Dr. Rafael Achury

Chair for Terrestrial Ecology

Department of Ecology and Ecosystemmanagement
Technische Universität München
Hans-Carl-von-Carlowitz-Platz 2
D-85350 Freising-Weihenstephan

Phone: +49.8161.71.3713
Fax:     +49.8161.71.4427
E-mail: rafael.achury[at]tum.de

Curriculum vitae

2020- present Postdoctoral researcher at Chair for Terrestrial Ecology, Department of Ecology and Ecosystem Management, Technische Universität München, Germany
2013- 2019 Ph.D in Entomology, Department of Entomology, University of Illinois at Urbana – Champaign, USA. Andrew V. Suarez advisor
2012 Fulbright Program. Scholarship for graduate studies in the US (Colciencias-Fulbright)
2008 Ant Course (California Academy of Sciences), August 9-19, Rancho Grande, Parque Nacional Henri Pittier, Venezuela
2007- 2011 Master of Science – Biology, Department of Biology, Universidad del Valle, Colombia. Patricia Chacón de Ulloa advisor
2000- 2007 B.S. with emphasis in Entomology, Department of Biology, Universidad del Valle, Colombia

Research interest

In light of the current biodiversity crisis my academic career has been focused in examining the response of native communities to the combined effects of habitat loss, fragmentation and invasion. Specifically, the prevalence and relative impacts of these processes and their change over time on native ant biodiversity and community composition.
My interest in current and future research will continue towards elucidating underlying mechanisms governing species distributions, and fundamental knowledge about links between habitat’s conditions and functional traits of species.
I am also interested in quantifying the importance of mechanistic processes as interspecific competition to comprehend patterns of species segregation along environmental gradients of intensification in land use. 


Core project of the Biodiversity Exploratories: Arthropod diversity (current project):
Focused on forest and grasslands across Germany, the main objective of this project, which is funded by the DFG (German Science Foundation), is to investigate the long-term effects of land use on arthropod diversity and to understand the underlying processes of land-use effects on community composition and ecosystem processes.

Impacts of fragmentation and invasion on ant communities (2017-2019)
This study examined a fundamental ecological question: how do habitat loss and fragmentation interact with invasion to shape community structure? This project was developed in scrub habitat fragments in southern California and supported by the University of Illinois at Urbana-Champaign and University of California San Diego. We compared ant communities across this landscape 20 years apart, addressing questions like how has the range and abundance of an invasive species in this system (the Argentine ant) changed over time, and have native ant communities continued to lose species or show signs of recovery?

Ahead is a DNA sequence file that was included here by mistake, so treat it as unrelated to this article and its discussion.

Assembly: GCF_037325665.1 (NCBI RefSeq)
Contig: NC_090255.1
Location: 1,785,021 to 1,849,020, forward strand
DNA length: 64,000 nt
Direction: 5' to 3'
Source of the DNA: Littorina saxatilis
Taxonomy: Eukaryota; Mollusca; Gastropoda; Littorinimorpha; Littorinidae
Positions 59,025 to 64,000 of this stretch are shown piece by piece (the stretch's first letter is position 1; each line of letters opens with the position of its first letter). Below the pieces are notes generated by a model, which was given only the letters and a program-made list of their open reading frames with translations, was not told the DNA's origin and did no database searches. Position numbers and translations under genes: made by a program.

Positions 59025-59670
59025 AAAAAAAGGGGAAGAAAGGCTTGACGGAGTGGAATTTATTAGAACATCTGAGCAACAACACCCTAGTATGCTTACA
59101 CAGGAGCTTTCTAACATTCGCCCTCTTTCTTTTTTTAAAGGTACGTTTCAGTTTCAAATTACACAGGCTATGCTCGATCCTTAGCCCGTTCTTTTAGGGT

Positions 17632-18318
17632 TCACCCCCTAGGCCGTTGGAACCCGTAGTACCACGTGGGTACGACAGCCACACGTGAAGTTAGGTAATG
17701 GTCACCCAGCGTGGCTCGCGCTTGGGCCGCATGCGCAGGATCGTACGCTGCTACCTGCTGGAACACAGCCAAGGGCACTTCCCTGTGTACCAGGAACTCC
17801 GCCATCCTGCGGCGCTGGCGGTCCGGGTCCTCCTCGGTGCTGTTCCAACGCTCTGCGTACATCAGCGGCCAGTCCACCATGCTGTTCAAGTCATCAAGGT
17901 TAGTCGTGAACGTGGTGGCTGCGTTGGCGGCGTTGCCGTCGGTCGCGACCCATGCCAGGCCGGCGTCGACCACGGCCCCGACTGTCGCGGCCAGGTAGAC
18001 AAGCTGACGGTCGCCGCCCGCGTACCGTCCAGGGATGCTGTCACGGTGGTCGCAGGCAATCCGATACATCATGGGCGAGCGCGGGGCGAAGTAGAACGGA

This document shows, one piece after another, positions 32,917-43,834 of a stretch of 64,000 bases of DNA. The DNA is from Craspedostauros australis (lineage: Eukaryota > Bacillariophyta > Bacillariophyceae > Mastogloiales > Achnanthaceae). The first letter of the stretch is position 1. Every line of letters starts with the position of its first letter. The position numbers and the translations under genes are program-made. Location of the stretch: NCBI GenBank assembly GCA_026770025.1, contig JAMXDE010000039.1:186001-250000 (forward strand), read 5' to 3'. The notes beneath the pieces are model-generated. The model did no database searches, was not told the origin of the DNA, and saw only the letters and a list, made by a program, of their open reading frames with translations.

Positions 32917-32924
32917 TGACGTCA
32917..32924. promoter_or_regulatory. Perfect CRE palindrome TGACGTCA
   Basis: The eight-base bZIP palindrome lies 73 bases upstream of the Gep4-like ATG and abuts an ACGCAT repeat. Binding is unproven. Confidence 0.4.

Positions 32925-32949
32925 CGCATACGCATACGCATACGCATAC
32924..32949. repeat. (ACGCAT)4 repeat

Characterization and monitoring of ant communities in Colombian dry forests (2015-2016)
This project, funded by the United Nations Development Programme (UNDP) and the Humboldt Institute (Colombia), focused on understanding how the loss of vegetation cover in the tropical dry forest, a priority ecosystem for conservation due to its high level of threat worldwide, affects different plant and animal groups. I was involved with documenting the current conservation status of ant biodiversity under historical contexts of transformation and land use.

Environmental management plan of the Javas, Pampas and San Bartolo farms in the municipality of Yondo?, Antioquia (2012-2013)
Developed in the complex of humid forests and swamps in the middle valley of the Magdalena River, which are part of the Tumbes-Chocó-Magdalena biodiversity hotspot, the objective of this study was to characterize different components of fauna: Funded by the Biodiverse Foundation (Colombia), my work consisted in identifying changes in the richness and composition of ant species in different elements of the landscape, taking into account a gradient of disturbance forest - pastures

Structure and competitive relationships in the ant community of Tropical dry Forest (2006-2010)
Colombian tropical dry forest is a highly fragmented and threatened ecosystem, where the little fire ant (Wasmannia auropunctata) is negative correlated with the abundance and richness of other ants. This project aimed to explore the environmental and biological triggers of the little fire ant invasive behavior within its native range. Funded by Universidad del Valle and Humboldt Institute (Colombia), I studied how disturbance and habitat loss and fragmentation influence species interactions, specifically the role of interspecific competition in structuring ant communities.


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